With growing concerns about car guards operating in some of Woodstock’s busiest pockets, one resident and entrepreneur has decided to address the matter before things turn ugly.
Woodstock’s Eddie Thompson has called on residents to support an idea to formalise the car guards.
“Witnessing the daily issues, the unemployed and homeless face in this community brought me to want to do something about it. In most cases it is more retaliation from car guards that causes a misunderstanding. The process would surely benefit both the community, visitors and officials alike,” Mr Thompson said.
Car guards harassing people, becoming rude when not offered any money, tops the list of concerns, but instead of just chasing them away, Mr Thompson turned to social media to generate views on the way forward.
“I need more volunteers to partner with me in this effort as it would prove to be too much for one person. The post gathered positive and negative responses which motivated me to do something about this grave situation of who’s right and who’s wrong”
Mr Thompson said the idea was still very much its “infancy” stage, but could pick up momentum with the help of other residents.
Woodstock’s Craig Adams supported the idea. He said the car guards could be profiled and tracked if anything went wrong.
Mr Adams said while there were car guards trying to make a living to survive, there were those trying to feed their drug habits.
“(Those) are usually the ones taking the most offence when you do not offer them money. They even become upset when they feel what you have offered is not enough,” Mr Adams said.
“This is a fantastic idea and it could change some lives, but people must get behind the idea and support it.”
Shirley Jones from Rondebosch is a regular visitor to the Old Biscuit Mill in Albert Road, where there are numerous car guards throughout the week.
Ms Jones said in one incident, she had offered a car guard R5 for assisting her, but was left stunned by the guard’s response.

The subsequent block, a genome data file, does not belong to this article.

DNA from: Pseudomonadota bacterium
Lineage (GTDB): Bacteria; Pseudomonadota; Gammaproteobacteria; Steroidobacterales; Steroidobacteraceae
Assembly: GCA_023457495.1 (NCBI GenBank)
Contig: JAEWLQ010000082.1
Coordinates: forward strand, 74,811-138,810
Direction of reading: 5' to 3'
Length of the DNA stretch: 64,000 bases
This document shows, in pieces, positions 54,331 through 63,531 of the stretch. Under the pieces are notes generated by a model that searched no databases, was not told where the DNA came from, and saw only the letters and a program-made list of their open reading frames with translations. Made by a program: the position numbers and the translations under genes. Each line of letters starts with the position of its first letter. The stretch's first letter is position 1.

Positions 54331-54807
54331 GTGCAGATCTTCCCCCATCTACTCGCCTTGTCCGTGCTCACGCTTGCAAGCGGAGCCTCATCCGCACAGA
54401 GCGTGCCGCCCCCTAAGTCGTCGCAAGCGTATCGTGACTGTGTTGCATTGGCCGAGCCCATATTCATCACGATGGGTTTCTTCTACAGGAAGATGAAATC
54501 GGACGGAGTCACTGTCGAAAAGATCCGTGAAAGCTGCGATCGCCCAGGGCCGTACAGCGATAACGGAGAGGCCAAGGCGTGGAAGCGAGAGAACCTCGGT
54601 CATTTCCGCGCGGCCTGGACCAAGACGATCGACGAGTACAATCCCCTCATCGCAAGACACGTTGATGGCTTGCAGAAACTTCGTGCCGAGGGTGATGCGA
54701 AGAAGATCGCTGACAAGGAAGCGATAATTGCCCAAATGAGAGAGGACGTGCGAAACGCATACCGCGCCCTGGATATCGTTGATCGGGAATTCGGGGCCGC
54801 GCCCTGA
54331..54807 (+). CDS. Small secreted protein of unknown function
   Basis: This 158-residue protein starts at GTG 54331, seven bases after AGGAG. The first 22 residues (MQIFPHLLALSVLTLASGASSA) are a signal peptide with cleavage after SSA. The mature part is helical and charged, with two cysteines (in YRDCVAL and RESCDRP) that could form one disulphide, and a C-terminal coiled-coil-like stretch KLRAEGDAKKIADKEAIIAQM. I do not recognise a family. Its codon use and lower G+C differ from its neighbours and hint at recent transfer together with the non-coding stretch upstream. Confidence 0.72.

“Driving a kwaai car, but very cheap I see”, were the words from a woman wearing a dirty old bib and claiming to park cars for a living.
“I did not have to give her anything, but at least made the effort. Whether it was R1, R2 or even 50c, she should have shown more appreciation that somebody had offered something. If she could openly say that to me, what is she saying about the people not offering her anything,” Ms Jones said.
She had spotted Mr Thompson’s post and was relieved to see somebody making an effort to address the issue.
“I am so happy to read about people taking a stand and not sitting around waiting for things to happen from the City of Cape Town.”
Mr Thompson has now set his sights on raising awareness about the deteriorating relationship between the car guards, community and visitors.
He wants to gather the car guards at the Woodstock Town Hall to inform them of his idea to legitimatise the operation.
“In this instance, should action be taken, the only ones to lose are already disadvantaged street parkers. So I urge the community to allow the car guards to meet in the Town Hall to bring to bed the situation of dissatisfaction in this regard,” Mr Thompson said.
Further down the line, he would like to photograph all car guards and get them uniforms and tags.
He also wants to meet with businesses, law enforcement and SAPS and eventually work out a reasonable parking rate and penalties for misconduct.
He said a community based organisation (CBO) could be formed in the interim to negotiate on behalf of parking guards.
The City’s mayoral committee member for transport and urban development, Brett Herron, said they had not received a formal request from the community from Salt River and Woodstock for assistance or guidance to formalise the informal car guards in the area.
However, he said, the City was working on its own parking management plan.
“We are planning to revise our approach to parking management and our parking experts are finalising a report that will be presented to council on the City’s new parking management business plan. The awarding of a new tender for the management of on-street parking is also expected to be made in the latter part of this year. The new tender, if approved, will see the management of on-street parking gradually rolled-out from the CBD to other key areas across Cape Town, and could see Woodstock and Salt River included within the next two years or so,” Mr Herron said.
He said the City also intended to initiate a process to amend parts of the existing Parking Policy.
“Any decision to manage parking should be made to promote good on-street parking practices that support businesses in areas where parking is in high demand.
“Residents and businesses can work through their local councillors and use this opportunity to make proposals and recommendations regarding managing on-street parking, and how informal car guards could form part of such initiatives,” Mr Herron said.